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    Acupuncture: The Chinese Magical Healing Invention

    Acupuncture is an ancient old healing technique of traditional Chinese Medicine. In the year 1997, the U.S. National Institute of Health publicized acupuncture’s safety and efficacy for treating a wide range of diseases and conditions.

    What Are The Chinese Beliefs?

    What Are The Chinese Beliefs?
    Source: Healthline

    The Chinese beliefs behind acupuncture are complicated, as the old practice isn’t based on science. They believed that the body was filled with invisible life-giving energy or qi (pronounced as “chee”), and when the qi was flowing well to all the right places in the body, then a person experiences good mental and physical health.

    Curious About The Term Acupuncture?

    Curious About The Term?
    Source: Mosher Health

    Acupuncture is a technique that causes the involvement of inserting very thin needles through a person’s skin at targeted points on the body, to various locations depending on the body’s condition. A licensed acupuncturist explains that acupuncture is an invasive method to stimulate nerve-rich areas of the skin surface to influence tissues, glands, etc.

    Health Benefits Of Acupuncture

    Health Benefits Of Acupuncture
    Source: Verywell Health

    Acupuncture is said to have innumerable benefits and mainly is used to relieve discomfort or pain associated with various diseases and conditions, including:

    • Menstrual cramps, labor pain
    • Low back pain, knee pain, and osteoarthritis
    • Chemotherapy-induced nausea and vomiting
    • Dental ache, headaches like tension headaches, migraines
    • Respiratory disorders, like allergic rhinitis, etc.

    In 2003, the World Health Organization (WHO) stated varieties of conditions in which they say acupuncture has been proven quite effective, which are as follows:

    • High and low blood pressure
    • Chemotherapy-induced nausea and vomiting
    • Gastric conditions like a peptic ulcer or dysentery
    • Allergic rhinitis
    • Tennis elbow, sciatica pain, facial pain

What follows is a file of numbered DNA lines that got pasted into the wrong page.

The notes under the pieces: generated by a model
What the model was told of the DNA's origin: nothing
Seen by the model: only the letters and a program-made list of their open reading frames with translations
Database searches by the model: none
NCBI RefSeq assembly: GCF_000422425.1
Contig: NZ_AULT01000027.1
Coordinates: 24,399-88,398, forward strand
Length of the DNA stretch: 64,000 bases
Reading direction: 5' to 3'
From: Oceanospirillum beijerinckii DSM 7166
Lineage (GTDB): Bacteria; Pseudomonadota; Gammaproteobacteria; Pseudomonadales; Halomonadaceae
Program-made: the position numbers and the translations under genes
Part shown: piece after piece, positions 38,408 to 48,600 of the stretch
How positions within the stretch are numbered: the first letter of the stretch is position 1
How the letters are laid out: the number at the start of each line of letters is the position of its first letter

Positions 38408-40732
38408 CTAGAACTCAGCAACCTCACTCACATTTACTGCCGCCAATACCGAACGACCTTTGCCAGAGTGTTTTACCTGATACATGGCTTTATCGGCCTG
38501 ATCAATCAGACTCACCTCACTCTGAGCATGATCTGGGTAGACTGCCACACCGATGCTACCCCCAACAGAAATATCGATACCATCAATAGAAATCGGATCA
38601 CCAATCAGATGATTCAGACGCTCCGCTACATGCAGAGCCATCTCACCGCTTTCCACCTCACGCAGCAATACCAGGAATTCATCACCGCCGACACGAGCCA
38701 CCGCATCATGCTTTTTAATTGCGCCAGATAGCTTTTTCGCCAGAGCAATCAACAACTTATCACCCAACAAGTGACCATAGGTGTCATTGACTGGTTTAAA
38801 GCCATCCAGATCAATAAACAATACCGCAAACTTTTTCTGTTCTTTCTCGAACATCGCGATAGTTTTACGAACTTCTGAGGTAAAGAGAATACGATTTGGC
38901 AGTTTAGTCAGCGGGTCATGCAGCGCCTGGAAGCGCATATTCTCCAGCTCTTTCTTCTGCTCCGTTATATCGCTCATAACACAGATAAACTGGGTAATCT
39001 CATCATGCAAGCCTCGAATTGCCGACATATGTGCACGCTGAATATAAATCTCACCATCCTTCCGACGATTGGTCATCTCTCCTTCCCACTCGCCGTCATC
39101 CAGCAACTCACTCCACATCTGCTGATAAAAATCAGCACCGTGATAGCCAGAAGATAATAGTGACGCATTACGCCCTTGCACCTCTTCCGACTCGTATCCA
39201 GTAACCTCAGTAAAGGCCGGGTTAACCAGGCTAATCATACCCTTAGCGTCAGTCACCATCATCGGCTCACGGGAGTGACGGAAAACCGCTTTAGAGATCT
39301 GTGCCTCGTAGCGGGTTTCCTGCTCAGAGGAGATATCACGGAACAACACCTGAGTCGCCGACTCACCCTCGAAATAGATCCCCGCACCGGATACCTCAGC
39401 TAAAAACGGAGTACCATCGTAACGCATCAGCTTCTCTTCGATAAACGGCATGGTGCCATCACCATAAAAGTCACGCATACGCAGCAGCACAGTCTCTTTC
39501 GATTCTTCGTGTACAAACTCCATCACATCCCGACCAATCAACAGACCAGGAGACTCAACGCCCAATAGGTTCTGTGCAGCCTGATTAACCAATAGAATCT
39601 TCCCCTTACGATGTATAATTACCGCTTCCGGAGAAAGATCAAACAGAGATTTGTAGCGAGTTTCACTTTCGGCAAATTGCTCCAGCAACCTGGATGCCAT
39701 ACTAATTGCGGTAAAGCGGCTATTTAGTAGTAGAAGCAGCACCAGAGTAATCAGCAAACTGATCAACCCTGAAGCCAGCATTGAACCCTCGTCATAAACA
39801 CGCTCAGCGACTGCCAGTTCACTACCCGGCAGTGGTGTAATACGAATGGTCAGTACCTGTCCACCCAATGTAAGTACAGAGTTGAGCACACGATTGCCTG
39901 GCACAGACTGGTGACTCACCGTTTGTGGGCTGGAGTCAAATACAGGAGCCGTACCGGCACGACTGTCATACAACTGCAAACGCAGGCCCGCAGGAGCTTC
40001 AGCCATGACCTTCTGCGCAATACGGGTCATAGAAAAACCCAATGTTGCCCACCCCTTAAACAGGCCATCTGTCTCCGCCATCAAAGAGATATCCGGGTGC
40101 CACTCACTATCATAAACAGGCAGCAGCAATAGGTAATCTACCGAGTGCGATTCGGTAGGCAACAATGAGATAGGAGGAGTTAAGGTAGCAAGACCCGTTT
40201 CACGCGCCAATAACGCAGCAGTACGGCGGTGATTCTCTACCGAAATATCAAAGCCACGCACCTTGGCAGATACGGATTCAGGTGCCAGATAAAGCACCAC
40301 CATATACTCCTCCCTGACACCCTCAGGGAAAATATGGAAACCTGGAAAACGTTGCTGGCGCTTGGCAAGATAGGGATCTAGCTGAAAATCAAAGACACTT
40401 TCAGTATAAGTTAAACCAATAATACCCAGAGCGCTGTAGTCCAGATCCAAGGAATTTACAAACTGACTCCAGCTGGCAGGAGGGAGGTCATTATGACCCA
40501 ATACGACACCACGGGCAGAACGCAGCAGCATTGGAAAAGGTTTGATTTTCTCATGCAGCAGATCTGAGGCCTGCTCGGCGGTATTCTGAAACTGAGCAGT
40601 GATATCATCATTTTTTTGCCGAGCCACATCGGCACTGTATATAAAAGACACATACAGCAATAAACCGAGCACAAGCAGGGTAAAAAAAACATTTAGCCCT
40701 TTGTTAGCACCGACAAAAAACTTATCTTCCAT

• Morning sickness
    • Rheumatoid arthritis

    Although acupuncture is beneficial, NCCIH advises people not to use acupuncture instead of seeing a proper health care provider.

    How Does Acupuncture Work?

    How Does Acupuncture Work?
    Source: New York Post

    Traditional Chinese Medicine explains that health results from a harmonious balance of the complementary extremes of “yin” and “yang” of the life force. They call it “qi.” They believe illness to be the consequence of an imbalance of these forces. Qi energy is said to flow through pathways in the human body. These energy flows are accessible through 350 acupuncture points, which are present in the body.

    It is said and believed that inserting needles into these points with appropriate combinations bring the energy flow back into proper balance. There isn’t any scientific proof that the meridians or acupuncture points exist, but numerous studies suggest that acupuncture works for certain conditions. Few experts have even used neuroscience to explain acupuncture, where they say that the points are places where muscles, nerves, and connective tissue can get stimulated.

    What To Expect?

    What To Expect?
    Source: Allure

    Before the first appointment, they will ask you to submit your complete health history. The acupuncturist starts by asking about your health concerns, diet, sleep, stress level, and other lifestyle habits. During your visit, the acupuncturist will also examine your appearance quite carefully, noting your complexion, tongue color, etc. The acupuncturist will take your pulse as well at three points on each wrist, noting the rhythm.

    A licensed acupuncturist will examine the patient thoroughly at first and assess their health condition, accordingly will try to insert one or more thin and sterile needles. The patient will lie down on the side, depending on where the needles are inserted.

    The acupuncturist must use single-use, sterile needles. As each needle gets inserted, the patient might feel a mild stinging sensation. This technique is relatively painless. Sometimes, they heat the needles or stimulate them with electricity after insertion that might cause mild pain. The needles will have to stay in place for 5 to 30 minutes. Typically, acupuncture will use anywhere from 6 to more than 20 tiny needles per treatment, but the number of treatments depends on the individual capacity and health condition.

    Depending on the physical condition, a person with a chronic situation might need one to two treatments per week over several months. Acupuncture has few side effects, too, so it might be worth a try if you’re having trouble controlling pain with conventional methods.

    Conclusion

    If you are experiencing difficulty managing pain or other health ailments with conventional methods, acupuncture may be worth trying. Just be sure to check with your general physician or doctor first to discuss whether it’s appropriate for you or not.

    Read Also: 6 Health Benefits Of Forest Bathing (Shinrin-Yoku)

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